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In 2020, the FCC launched the Rural Digital Opportunity Fund (RDOF), a program designed to subsidize broadband deployment to 5.4 million unserved households. At the conclusion of the RDOF reverse auction, 11 providers received $170 million to serve 191,000 households in Ohio.

This is a good start, but it is unlikely to solve the problem. Potential issues with accounting, accountability, and transparency could leave up to 30% of Ohio’s awarded territory unserved.



The FCC calculated that providers would need a subsidy of $4400 per household to deploy a profitable, long-term viable fiber optic network in rural Ohio.


Aggressive bidding in the reverse auction drove the final subsidy down to just $889 per household, the 3rd lowest award in the nation.


Winning bidders will face significant financial challenges at this level of subsidy. Likewise, low penalties, minimal public disclosure, and a payment model that incentivizes serving low cost, high density locations at the expense of less dense, more remote areas could leave up to 30% of eligible territories unserved.

For more details, see Buckeye Hills Regional Council’s Feb 18, 2021 FCC filing (below).



Appalachian Ohio needs a robust network that reaches all households and can support 30+ years of growth. Fiber-to-the-home is the only solution that can do this.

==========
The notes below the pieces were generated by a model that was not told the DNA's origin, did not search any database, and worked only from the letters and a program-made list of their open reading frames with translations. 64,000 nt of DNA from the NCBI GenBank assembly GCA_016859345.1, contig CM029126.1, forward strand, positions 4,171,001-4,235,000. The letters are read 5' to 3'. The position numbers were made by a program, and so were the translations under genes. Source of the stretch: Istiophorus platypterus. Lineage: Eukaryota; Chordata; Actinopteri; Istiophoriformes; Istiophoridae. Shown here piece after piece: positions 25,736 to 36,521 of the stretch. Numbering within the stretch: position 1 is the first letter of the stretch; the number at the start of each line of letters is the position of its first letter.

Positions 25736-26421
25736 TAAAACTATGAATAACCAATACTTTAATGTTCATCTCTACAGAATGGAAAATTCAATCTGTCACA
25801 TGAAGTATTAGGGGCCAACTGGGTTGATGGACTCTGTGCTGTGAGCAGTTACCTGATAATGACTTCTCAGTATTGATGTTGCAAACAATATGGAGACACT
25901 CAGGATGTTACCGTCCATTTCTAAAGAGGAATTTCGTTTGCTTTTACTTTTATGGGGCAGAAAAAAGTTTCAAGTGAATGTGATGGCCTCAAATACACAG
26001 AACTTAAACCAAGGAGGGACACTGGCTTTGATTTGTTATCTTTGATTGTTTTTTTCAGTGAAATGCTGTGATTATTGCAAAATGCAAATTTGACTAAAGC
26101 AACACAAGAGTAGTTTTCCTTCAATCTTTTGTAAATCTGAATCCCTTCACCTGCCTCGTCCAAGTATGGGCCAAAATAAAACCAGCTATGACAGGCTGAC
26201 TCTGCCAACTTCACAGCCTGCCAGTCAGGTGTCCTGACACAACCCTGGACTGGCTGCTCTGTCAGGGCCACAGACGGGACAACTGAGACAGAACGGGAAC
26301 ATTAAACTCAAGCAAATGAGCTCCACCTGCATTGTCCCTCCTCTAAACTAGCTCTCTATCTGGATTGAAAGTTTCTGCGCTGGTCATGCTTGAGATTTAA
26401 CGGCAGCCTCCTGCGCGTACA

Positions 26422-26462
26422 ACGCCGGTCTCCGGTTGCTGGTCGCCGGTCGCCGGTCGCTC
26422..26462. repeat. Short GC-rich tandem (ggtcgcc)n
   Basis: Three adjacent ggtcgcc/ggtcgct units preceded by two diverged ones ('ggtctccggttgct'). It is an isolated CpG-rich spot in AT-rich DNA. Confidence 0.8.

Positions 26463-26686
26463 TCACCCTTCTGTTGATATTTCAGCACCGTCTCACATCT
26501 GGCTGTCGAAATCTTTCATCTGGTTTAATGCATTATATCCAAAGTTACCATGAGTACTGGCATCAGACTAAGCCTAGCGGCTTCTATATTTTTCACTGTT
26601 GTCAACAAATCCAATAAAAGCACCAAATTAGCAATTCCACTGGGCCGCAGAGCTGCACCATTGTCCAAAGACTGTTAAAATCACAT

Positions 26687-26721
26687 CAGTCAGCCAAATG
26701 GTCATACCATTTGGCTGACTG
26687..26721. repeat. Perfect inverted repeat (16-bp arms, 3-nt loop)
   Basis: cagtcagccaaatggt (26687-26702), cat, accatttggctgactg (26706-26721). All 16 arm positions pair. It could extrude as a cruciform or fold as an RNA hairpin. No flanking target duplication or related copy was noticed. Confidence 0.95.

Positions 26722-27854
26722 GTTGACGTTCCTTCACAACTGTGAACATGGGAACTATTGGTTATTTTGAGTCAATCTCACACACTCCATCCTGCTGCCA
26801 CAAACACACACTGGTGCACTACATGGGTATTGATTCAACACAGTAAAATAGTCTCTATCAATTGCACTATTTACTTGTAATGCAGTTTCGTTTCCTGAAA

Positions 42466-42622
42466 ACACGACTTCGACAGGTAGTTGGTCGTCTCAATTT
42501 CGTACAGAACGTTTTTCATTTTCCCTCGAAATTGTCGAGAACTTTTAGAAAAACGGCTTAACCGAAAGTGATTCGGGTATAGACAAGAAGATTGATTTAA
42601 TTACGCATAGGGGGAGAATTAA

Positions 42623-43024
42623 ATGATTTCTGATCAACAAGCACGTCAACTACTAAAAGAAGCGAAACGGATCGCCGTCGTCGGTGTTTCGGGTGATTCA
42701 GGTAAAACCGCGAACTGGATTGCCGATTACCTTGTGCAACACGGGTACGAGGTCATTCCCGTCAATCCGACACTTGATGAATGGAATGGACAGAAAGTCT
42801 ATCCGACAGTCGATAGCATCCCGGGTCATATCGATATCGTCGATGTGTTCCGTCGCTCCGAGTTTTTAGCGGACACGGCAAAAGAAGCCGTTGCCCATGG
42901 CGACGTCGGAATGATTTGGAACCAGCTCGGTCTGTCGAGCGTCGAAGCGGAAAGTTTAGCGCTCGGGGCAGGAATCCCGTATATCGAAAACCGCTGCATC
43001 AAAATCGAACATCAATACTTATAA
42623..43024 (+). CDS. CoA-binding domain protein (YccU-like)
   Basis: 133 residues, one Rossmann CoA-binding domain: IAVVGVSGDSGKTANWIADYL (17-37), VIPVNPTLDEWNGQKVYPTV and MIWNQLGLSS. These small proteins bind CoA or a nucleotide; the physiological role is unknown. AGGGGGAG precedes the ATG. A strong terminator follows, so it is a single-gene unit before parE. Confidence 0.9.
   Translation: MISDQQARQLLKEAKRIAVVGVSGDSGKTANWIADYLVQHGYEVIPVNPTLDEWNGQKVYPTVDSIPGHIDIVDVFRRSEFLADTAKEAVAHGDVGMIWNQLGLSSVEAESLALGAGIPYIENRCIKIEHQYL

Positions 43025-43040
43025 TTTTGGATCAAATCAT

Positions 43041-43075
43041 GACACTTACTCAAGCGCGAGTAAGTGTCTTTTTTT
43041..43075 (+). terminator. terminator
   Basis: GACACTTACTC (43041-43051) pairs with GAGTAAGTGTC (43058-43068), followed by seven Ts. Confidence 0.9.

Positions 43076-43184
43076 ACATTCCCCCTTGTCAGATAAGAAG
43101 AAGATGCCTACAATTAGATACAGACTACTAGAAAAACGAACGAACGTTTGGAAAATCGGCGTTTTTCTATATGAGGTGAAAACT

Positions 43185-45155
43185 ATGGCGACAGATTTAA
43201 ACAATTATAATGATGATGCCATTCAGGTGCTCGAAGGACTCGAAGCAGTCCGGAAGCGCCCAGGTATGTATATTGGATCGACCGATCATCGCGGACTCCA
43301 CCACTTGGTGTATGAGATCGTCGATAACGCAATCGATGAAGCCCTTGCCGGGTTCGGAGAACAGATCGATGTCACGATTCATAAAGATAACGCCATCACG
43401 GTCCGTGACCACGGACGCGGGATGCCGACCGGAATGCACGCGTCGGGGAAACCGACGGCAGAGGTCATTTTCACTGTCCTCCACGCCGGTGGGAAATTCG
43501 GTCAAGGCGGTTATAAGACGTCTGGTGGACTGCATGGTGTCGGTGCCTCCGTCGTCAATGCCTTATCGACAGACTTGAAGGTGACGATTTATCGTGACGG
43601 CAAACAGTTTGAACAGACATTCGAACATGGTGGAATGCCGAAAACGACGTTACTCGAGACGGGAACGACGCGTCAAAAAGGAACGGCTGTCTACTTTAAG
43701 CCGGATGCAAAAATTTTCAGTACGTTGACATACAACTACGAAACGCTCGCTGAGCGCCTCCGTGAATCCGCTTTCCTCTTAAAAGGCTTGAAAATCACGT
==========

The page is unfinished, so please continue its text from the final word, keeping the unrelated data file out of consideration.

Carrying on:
What it will cost

To run fiber to all locations known to have less than 25Mbps/3Mbps, it will cost:

  • $497 Million for 57,873 households in the eight Buckeye Hills counties (Athens, Hocking, Meigs, Monroe, Morgan, Noble, Perry, Washington)
  • $2.26 Billion for 265,831 households in all 32 Appalachian counties

How to make it work

Subsidized networks must be robust and open, funding must be transparent and accountable, and awards should go to the best value based on capacity and reliability, rather than lowest bidder.

  • Robust: Networks must meet national standards for capacity, reliability, scalability, and support.
  • Open: Designs must allow multiple providers to compete on an even footing. This works best when the network is built and maintained by a public-private partnership.
  • Transparent: Recipients must provide full transparency, with quarterly public reports that include detailed lists of all locations served or passed.
  • Accountable: Funding agencies must verify progress via public-partner or third-party testing/inspection before releasing payments, with substantial penalties for providers who overstate availability or performance.

While some industry members express concern about overbuilding, underbuilding is a much bigger concern – especially in areas where a single broadband provider has a de-facto monopoly.

FCC Filings
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